- Tell your people the truth. You have managers who are never going to be a partner. Tell them. More than likely, they already know it. As important, if not more so, make sure the rest of the team knows it too. We have staff looking up at the layer(s) of people above them thinking "there's no way that I can ever make it through or around all of them." We can tell our all-stars that they're special and that we'll promote them until we're blue in the face. But talk is cheap, and if they can't see the path, they'll leave.
- Treat them differently; pay them differently. If you have all-stars in your firm, please don't get sucked into making everyone look the same at a particular level. They're not.
- Make the tough decisions sooner. We tend to hang on to people hoping they'll change or grow into what we're looking for. They rarely do, and we fill up the firm with them.
- Decide how many spots we're willing to have in the firm at each staff level for "career" people. A career person is someone who is stuck in that spot and not moving up. A word of caution: this needs to be a small percentage of the staff and, as discussed above, they need to be identified. Don't clog up your ladder with career people and watch the all-stars leave!
- I know you're thinking that this is just the old "up-or-out" policy. Not exactly, but I am suggesting a model that's a lot closer to up or out than where most firms have been. The difference is that you do make room for some career people. Take a look again at the inverted pyramid at the top of this article. We need to change our approach.
- Every once in a while, initiate a push down of work at each level in your firm. I promise that you have partners doing manager-level work, managers doing senior work, and so on. People cling to the familiar and comfortable. So, shake it up and ask everyone to push down 100 or 200 hours. You'll free up your high-level people who are capable of creating new work, get more of the work done at the right level, and give the younger staff some challenging work.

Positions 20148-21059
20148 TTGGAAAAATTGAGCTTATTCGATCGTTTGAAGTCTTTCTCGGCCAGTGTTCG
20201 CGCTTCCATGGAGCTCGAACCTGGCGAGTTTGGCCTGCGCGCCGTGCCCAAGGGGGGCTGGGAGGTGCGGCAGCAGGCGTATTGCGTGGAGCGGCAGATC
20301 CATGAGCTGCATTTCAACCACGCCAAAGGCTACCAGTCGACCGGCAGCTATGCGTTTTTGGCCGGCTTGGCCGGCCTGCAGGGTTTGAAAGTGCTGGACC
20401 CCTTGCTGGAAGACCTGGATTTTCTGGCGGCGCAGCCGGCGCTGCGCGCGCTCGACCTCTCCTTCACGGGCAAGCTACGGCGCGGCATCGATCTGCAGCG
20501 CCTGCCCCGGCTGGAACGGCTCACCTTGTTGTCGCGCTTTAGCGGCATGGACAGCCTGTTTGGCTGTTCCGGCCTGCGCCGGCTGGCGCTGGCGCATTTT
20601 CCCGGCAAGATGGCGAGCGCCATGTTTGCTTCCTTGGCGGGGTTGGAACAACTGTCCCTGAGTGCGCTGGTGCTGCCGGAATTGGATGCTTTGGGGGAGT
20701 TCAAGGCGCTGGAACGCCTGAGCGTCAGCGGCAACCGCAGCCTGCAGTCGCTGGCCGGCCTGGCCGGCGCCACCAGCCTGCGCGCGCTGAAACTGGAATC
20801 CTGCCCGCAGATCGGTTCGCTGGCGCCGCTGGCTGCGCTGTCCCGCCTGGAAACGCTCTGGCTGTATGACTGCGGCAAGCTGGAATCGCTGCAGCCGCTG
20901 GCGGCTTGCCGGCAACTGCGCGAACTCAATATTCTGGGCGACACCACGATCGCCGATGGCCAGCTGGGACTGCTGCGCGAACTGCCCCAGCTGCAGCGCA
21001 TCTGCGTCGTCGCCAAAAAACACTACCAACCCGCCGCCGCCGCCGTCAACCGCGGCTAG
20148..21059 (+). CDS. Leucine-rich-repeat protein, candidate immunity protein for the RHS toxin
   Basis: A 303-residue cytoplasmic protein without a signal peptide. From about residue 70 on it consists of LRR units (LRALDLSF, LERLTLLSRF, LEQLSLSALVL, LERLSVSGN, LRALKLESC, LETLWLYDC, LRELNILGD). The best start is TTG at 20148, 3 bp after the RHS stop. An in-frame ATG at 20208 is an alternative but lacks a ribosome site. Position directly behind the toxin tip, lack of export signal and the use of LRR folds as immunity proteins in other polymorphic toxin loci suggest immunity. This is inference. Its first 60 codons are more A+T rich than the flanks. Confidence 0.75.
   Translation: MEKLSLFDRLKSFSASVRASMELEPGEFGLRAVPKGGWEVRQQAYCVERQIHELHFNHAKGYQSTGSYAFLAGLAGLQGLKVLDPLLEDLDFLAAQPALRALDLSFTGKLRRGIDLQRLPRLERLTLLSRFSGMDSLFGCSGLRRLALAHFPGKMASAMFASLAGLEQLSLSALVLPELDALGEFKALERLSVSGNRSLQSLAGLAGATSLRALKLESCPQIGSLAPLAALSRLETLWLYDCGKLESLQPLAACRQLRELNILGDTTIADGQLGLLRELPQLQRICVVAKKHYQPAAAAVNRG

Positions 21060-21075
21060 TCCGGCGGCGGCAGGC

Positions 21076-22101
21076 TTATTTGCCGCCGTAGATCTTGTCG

- If you have a partner compensation model that's heavily weighted toward billable time, change it.
- Promote a work environment that embraces nontraditional staff and partners. Technology and remote connectivity have created opportunities to find great people to help the pyramid, but there's a hesitation to run with it because it's different. Get over it and innovate.
- Last but not least, grow! It will be very difficult to turn the pyramid without a solid growth strategy for the firm. We won't see the "easy" growth that we had in the prior decade for some time to come. So we have to work harder to get it. Dynamic growing people want to be a part of a dynamic growing firm.
Read more articles by Gary.
About the author:
Gary Adamson is the President of Adamson Advisory, specializing in practice management consulting for CPA firms. He is an Indiana University graduate and has extensive hands-on experience as the recent managing partner of a top 200 CPA firm. He can be reached at (765) 488-0691 or email@example.com. For more about Adamson Advisory, visit www.adamsonadvisory.com or follow the company at www.adamsonadvisory.com/blog and www.twitter.com/adamsonadvisory.